problem like having available diskspace on the source/destination to hold a
    full temporary dump(if you don't you might even have to add some transfer
    time as well).
    It's a great idea - but there are two features here. I've seen many
    patches implementing two features during my relatively short time with
    the project and if the rejection rate hasn't been 100% it's certainly
    been close. If Joachim thinks he's got it all working, by all means
    submit both patches. One can apply over the other if they are
    interdependent. But I STRONGLY suggest separating this into two
    pieces - it is MUCH easier to get things applied that way, for good
    and valid reasons.

    ...Robert
  • Josh Berkus at Mar 29, 2010 at 7:46 pm

    On 3/29/10 7:46 AM, Joachim Wieland wrote:
    I actually assume that whenever people are interested
    in a very fast dump, it is because they are doing some maintenance
    task (like migrating to a different server) that involves pg_dump. In
    these cases, they would stop their system anyway.
    Actually, I'd say that there's a broad set of cases of people who want
    to do a parallel pg_dump while their system is active. Parallel pg_dump
    on a stopped system will help some people (for migration, particularly)
    but parallel pg_dump with snapshot cloning will help a lot more people.

    For example, imagine a user who has a 16-core machine on a 14-drive RAID
    10, and a 100-table 1TB database. At 2am, this person might reasonaly
    want to allocate a large portion of the machine resources to the dump by
    giving it 4 threads, without cutting access to the application.

    So: if parallel dump in single-user mode is what you can get done, then
    do it. We can always improve it later, and we have to start somewhere.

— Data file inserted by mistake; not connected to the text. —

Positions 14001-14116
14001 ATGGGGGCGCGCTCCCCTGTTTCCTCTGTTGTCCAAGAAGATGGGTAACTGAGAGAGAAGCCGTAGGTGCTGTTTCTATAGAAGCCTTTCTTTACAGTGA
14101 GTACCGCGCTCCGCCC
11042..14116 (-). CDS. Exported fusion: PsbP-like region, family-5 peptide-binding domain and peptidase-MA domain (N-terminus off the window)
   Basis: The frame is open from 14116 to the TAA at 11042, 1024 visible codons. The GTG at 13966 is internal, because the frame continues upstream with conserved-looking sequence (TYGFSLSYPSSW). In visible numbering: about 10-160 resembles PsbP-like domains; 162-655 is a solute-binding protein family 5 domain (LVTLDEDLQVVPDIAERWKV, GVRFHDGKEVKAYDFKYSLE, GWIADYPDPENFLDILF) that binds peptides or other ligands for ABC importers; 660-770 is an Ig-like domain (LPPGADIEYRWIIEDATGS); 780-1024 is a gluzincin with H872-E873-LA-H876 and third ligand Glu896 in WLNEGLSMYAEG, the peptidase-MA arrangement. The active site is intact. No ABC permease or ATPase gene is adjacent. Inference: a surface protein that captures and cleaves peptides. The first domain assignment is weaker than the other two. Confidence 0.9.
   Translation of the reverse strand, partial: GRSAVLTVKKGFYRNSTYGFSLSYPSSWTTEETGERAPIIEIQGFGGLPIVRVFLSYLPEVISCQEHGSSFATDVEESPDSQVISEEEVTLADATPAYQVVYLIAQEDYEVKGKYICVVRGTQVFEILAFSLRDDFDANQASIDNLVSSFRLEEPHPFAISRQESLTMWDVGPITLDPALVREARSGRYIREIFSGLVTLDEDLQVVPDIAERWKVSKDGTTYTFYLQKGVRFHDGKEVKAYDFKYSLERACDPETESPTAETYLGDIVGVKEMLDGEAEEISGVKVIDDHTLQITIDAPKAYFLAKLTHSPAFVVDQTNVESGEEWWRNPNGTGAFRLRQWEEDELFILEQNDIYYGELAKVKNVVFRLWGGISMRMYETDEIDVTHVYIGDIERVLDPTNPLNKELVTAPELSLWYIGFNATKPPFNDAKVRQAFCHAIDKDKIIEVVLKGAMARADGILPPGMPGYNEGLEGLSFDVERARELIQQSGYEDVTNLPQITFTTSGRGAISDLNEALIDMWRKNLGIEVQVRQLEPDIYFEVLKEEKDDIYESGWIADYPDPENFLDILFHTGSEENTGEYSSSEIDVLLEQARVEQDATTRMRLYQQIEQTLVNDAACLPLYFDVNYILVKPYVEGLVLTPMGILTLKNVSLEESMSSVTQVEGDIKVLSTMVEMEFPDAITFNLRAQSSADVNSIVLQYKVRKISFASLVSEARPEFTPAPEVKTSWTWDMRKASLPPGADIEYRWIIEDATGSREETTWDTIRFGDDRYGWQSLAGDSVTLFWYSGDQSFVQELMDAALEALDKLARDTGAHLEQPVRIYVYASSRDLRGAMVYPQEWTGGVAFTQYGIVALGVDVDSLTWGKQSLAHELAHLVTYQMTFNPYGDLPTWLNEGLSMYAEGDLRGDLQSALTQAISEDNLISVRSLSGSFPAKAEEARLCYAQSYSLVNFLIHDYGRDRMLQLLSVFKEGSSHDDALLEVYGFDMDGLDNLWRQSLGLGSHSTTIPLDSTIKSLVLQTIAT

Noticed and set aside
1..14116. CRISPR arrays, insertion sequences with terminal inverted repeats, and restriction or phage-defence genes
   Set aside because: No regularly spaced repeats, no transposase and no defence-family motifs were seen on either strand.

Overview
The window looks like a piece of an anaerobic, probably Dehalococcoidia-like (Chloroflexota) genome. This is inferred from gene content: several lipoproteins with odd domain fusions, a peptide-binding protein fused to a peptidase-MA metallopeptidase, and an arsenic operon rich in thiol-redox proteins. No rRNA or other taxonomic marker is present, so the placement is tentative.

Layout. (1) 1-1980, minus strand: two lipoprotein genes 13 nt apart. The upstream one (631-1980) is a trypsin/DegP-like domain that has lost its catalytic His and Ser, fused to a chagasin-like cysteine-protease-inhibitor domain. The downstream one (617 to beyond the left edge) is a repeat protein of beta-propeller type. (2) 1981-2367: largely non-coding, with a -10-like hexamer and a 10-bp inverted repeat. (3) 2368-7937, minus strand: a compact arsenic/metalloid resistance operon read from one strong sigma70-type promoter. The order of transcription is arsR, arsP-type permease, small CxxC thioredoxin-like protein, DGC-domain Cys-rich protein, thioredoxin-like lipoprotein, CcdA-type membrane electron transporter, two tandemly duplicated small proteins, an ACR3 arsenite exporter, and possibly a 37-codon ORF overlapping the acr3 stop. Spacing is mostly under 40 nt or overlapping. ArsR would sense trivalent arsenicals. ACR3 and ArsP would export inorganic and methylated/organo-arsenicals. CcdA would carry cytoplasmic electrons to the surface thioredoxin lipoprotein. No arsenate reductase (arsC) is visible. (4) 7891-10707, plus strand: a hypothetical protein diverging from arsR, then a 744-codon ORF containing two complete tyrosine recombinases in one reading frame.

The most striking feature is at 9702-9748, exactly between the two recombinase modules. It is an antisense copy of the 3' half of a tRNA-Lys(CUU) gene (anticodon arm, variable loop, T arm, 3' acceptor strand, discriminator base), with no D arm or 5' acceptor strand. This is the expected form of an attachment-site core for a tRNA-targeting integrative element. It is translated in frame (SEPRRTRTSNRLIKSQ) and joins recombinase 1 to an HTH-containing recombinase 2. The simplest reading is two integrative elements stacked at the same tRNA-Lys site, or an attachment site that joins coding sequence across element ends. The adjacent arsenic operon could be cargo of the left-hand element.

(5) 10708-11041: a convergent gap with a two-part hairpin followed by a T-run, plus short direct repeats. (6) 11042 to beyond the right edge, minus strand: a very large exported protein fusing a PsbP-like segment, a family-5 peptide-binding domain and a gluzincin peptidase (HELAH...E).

But we will eventually need parallel pg_dump on active systems, and
    that should remain on the TODO list.


    --
    -- Josh Berkus
    PostgreSQL Experts Inc.
    http://www.pgexperts.com
  • Tom Lane at Mar 29, 2010 at 8:11 pm

    Josh Berkus writes:
    On 3/29/10 7:46 AM, Joachim Wieland wrote:
    I actually assume that whenever people are interested
    in a very fast dump, it is because they are doing some maintenance
    task (like migrating to a different server) that involves pg_dump. In
    these cases, they would stop their system anyway.
    Actually, I'd say that there's a broad set of cases of people who want
    to do a parallel pg_dump while their system is active. Parallel pg_dump
    on a stopped system will help some people (for migration, particularly)
    but parallel pg_dump with snapshot cloning will help a lot more people.
    I doubt that. My thought about it is that parallel dump will suck
    enough resources from the source server, both disk and CPU, that you
    would never want to use it on a live production machine. Not even at
    2am. And your proposed use case is hardly a "broad set" in any case.
    Thus, Joachim's approach seems perfectly sane from here. I certainly
    don't see that there's an argument for spending 10x more development
    effort to pick up such use cases.

    Another question that's worth asking is exactly what the use case would
    be for parallel pg_dump against a live server, whether the snapshots are
    synchronized or not. You will not be able to use that dump as a basis
    for PITR, so there is no practical way of incorporating any changes that